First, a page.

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Cameroon Coffee: Efforts To Improve Quality Heightens

A training session by NCCB brought coffee expert from AFCA to impact stakeholders in the coffee chain on quality. 

It is common for businessmen to discuss business over a bottle of drink but very rare for such discussions to be held over a cup of coffee. Thus coffee drinking habit in Cameroon is still very timid. In the same light, one can count tens of beer parlours along a busy street but will seldom spot a coffee house in some neighbourhoods in Cameroon. To encourage coffee drinking, quality and quantity coffee production as well as to attract international market, the National Cocoa and Coffee Board (NCCB) invited experts from the African Fine Coffee Association, AFCA, to train cooperatives, producer, coffee house owners, millers and roasters on good coffee processing practices, cupping and barrister training amongst others. Among the trainees are 10 AFCA members including NCCB, NWCA, UCCAO, COPAGRO and TERRECAM. Some participants after the training confirmed that with the cupping exercise, they can now tell the characteristics of coffee as well as distinguish the different types of coffee flavour depending on how it is roasted. From the flavour they can equally know the post-harvest and conservation techniques used. Others discovered the three major types of roasted coffee including light roast, medium and dark roast which equally gives coffee some flavour. They were as well discouraged from under roast and over roast coffee since it gives the coffee no flavour and makes it bitter respectively. The Quality Controller for North West Cooperative Association, Kiyang Neng Delphine admitted that she now knows which coffee will sell well and why and added that thanks to acquired skills, NWCA will improve on their quality and quantity as well as gain favour on the international market. The training is amongst the activities to mark the sixth edition of FESTICOFFEE and it came at a time the domestic traded volumes of coffee rose from 20,270 tons in the 2016/2017 coffee season to 25,315 tons during the 2017/2018 season. The 25,315 tons were produced by 46 producer organisations in six major coffee-producing regions with the Littoral and the West regions trading 82 per cent of total Robusta while just the North West and the West traded Arabica coffee. The traded coffee were exported to Europe and the USA by 22 exporters.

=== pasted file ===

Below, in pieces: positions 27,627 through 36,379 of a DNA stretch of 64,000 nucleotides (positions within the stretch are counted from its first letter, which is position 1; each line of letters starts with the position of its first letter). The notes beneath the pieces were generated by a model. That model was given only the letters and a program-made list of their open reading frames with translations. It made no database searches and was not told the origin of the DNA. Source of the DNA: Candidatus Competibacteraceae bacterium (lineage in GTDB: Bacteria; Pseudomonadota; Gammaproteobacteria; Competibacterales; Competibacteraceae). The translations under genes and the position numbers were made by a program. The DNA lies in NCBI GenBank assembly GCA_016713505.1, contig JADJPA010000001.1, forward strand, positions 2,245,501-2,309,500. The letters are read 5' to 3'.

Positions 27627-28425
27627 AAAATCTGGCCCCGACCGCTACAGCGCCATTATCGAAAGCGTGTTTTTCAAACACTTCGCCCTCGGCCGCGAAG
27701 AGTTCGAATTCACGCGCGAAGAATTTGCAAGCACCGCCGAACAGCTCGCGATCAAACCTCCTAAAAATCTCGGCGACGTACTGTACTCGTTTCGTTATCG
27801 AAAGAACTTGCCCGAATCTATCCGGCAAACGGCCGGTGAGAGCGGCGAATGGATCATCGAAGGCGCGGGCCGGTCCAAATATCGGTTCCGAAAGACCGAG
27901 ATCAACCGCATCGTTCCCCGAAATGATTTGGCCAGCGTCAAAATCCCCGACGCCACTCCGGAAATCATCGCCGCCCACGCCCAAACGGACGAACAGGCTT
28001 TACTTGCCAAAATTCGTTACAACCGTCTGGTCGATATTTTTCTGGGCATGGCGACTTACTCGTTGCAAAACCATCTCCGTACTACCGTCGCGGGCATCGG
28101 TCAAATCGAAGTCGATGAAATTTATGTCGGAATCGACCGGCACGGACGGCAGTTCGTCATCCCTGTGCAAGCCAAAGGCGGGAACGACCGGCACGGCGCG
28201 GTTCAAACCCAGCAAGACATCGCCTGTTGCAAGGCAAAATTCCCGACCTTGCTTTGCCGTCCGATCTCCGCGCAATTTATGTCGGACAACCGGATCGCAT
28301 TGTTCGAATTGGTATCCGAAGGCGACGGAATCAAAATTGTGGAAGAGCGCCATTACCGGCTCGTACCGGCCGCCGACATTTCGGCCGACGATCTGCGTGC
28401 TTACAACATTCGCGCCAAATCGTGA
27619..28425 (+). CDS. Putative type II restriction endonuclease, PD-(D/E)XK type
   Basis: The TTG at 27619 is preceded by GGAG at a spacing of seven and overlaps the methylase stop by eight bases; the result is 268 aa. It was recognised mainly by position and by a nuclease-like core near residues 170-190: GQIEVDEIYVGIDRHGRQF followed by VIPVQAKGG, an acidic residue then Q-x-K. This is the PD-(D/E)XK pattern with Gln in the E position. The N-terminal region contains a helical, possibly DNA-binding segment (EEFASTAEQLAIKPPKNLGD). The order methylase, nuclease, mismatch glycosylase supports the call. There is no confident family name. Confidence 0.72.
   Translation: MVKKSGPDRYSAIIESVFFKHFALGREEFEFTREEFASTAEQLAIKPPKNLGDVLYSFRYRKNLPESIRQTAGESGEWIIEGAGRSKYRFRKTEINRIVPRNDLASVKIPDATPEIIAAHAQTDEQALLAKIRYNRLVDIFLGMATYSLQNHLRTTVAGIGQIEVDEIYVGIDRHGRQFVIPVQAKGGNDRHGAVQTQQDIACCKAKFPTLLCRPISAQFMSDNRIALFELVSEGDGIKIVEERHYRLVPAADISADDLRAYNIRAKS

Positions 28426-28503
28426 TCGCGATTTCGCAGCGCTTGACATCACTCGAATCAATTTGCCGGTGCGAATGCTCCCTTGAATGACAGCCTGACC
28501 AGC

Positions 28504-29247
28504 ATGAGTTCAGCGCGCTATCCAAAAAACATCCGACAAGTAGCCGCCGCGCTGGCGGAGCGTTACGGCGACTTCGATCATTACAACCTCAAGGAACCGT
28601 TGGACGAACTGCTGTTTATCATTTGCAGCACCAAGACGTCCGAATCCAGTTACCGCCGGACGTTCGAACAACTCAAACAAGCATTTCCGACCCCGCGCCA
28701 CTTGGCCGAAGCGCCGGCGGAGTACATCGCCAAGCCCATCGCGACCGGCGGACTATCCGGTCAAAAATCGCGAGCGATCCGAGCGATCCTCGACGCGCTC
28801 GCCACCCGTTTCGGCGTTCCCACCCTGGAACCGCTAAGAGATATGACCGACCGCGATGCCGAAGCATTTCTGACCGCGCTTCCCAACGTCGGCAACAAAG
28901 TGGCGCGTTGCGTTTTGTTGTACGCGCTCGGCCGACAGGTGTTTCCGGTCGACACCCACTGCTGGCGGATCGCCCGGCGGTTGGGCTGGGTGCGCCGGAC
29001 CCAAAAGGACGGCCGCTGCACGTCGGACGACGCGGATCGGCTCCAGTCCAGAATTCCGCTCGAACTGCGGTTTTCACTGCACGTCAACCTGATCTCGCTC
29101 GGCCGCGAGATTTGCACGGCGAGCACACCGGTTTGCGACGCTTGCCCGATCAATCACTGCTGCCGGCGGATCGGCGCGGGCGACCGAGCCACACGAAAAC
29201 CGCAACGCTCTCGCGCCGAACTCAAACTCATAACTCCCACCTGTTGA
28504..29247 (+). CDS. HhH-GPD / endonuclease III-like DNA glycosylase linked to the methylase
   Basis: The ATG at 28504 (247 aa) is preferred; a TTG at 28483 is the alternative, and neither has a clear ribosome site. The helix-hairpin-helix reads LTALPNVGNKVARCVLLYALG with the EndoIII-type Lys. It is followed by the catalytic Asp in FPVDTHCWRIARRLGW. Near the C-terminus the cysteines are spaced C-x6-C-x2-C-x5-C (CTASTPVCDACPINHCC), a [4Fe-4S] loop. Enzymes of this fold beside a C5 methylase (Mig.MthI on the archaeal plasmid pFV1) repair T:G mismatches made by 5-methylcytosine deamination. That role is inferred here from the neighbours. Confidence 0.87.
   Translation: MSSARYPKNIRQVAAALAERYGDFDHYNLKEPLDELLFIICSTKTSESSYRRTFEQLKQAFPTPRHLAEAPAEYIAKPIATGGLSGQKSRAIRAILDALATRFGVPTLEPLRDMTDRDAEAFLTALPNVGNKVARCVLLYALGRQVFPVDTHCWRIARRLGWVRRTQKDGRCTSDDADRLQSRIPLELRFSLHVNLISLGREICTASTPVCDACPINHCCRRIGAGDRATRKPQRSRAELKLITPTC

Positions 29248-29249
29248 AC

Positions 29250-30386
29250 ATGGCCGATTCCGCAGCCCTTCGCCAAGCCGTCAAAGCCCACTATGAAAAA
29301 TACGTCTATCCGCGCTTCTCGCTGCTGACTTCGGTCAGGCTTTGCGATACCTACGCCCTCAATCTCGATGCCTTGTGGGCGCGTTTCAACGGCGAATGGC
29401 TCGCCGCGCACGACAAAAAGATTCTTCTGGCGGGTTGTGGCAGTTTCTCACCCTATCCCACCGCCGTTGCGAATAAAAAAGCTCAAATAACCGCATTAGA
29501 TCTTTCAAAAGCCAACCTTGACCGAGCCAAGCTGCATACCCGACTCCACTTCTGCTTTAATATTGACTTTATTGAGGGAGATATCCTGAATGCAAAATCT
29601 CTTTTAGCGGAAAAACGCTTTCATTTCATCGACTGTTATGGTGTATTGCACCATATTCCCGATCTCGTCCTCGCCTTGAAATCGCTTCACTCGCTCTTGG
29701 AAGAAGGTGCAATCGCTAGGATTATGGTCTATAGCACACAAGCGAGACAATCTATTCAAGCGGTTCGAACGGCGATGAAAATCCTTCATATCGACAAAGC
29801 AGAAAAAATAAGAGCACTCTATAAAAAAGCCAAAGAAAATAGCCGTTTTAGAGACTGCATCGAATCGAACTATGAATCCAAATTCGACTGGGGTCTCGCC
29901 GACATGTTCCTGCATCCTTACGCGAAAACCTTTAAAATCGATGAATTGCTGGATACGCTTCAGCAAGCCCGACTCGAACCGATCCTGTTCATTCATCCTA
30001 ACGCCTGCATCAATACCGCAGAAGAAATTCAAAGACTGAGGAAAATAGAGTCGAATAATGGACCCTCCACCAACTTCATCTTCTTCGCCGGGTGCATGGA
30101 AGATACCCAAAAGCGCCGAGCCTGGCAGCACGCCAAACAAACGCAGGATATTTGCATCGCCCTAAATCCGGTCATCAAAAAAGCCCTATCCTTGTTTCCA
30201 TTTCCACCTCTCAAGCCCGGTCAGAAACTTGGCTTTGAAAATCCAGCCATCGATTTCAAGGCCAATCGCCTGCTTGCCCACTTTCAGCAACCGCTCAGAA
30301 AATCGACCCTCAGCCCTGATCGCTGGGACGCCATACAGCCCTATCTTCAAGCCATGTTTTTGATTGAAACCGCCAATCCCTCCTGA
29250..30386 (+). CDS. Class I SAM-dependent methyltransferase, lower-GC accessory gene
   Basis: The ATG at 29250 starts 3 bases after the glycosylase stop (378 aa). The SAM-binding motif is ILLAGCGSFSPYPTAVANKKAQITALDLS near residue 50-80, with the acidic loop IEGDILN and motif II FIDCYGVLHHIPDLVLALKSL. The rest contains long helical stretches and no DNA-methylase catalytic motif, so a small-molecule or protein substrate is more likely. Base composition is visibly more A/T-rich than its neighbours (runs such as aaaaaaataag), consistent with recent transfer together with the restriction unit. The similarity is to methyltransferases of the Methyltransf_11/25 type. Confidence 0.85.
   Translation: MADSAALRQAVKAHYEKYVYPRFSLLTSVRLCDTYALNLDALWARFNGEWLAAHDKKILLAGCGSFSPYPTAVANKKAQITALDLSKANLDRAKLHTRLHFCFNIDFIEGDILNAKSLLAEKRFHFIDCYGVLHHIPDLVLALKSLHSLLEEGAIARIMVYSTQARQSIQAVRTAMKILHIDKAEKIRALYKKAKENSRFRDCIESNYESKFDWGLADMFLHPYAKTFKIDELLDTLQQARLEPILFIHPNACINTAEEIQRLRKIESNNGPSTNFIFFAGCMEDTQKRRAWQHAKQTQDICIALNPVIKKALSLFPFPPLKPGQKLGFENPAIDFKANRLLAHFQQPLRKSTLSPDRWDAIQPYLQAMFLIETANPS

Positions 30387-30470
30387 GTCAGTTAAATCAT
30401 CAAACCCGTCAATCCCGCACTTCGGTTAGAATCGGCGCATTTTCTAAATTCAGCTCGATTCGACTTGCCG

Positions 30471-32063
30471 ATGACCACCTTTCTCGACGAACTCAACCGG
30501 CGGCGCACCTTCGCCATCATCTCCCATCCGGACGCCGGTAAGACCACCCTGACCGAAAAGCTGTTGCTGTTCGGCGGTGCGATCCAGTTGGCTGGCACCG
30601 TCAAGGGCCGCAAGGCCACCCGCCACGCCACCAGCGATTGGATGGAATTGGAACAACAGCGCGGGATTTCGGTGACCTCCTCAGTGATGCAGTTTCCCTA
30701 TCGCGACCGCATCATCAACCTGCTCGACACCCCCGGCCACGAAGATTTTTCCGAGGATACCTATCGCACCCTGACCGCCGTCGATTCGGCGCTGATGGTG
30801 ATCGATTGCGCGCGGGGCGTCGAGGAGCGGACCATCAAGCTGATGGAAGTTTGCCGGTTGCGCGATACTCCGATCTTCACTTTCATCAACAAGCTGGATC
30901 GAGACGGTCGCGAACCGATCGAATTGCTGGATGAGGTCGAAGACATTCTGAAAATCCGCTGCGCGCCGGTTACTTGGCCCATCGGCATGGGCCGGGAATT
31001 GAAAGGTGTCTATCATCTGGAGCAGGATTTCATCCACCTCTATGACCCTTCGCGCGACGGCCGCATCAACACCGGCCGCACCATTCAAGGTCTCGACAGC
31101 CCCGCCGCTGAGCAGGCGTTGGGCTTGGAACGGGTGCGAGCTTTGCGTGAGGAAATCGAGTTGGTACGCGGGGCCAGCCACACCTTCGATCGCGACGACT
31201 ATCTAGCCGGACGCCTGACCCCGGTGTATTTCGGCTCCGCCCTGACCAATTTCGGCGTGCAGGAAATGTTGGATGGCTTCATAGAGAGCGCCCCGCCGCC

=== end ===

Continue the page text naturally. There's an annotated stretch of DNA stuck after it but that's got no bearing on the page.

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A training session by NCCB brought coffee expert from AFCA to impact stakeholders in the coffee chain on quality. 

It is common for businessmen to discuss business over a bottle of drink but very rare for such discussions to be held over a cup of coffee. Thus coffee drinking habit in Cameroon is still very timid. In the same light, one can count tens of beer parlours along a busy street but will seldom spot a coffee house in some neighbourhoods in Cameroon. To encourage coffee drinking, quality and quantity coffee production as well as to attract international market, the National Cocoa and Coffee Board (NCCB) invited experts from the African Fine Coffee Association, AFCA, to train cooperatives, producer, coffee house owners, millers and roasters on good coffee processing practices, cupping and barrister training amongst others. Among the trainees are 10 AFCA members including NCCB, NWCA, UCCAO, COPAGRO and TERRECAM. Some participants after the training confirmed that with the cupping exercise, they can now tell the characteristics of coffee as well as distinguish the different types of coffee flavour depending on how it is roasted. From the flavour they can equally know the post-harvest and conservation techniques used. Others discovered the three major types of roasted coffee including light roast, medium and dark roast which equally gives coffee some flavour. They were as well discouraged from under roast and over roast coffee since it gives the coffee no flavour and makes it bitter respectively. The Quality Controller for North West Cooperative Association, Kiyang Neng Delphine admitted that she now knows which coffee will sell well and why and added that thanks to acquired skills, NWCA will improve on their quality and quantity as well as gain favour on the international market. The training is amongst the activities to mark the sixth edition of FESTICOFFEE and it came at a time the domestic traded volumes of coffee rose from 20,270 tons in the 2016/2017 coffee season to 25,315 tons during the 2017/2018 season. The 25,315 tons were produced by 46 producer organisations in six major coffee-producing regions with the Littoral and the West regions trading 82 per cent of total Robusta while just the North West and the West traded Arabica coffee. The traded coffee were exported to Europe and the USA by 22 exporters.

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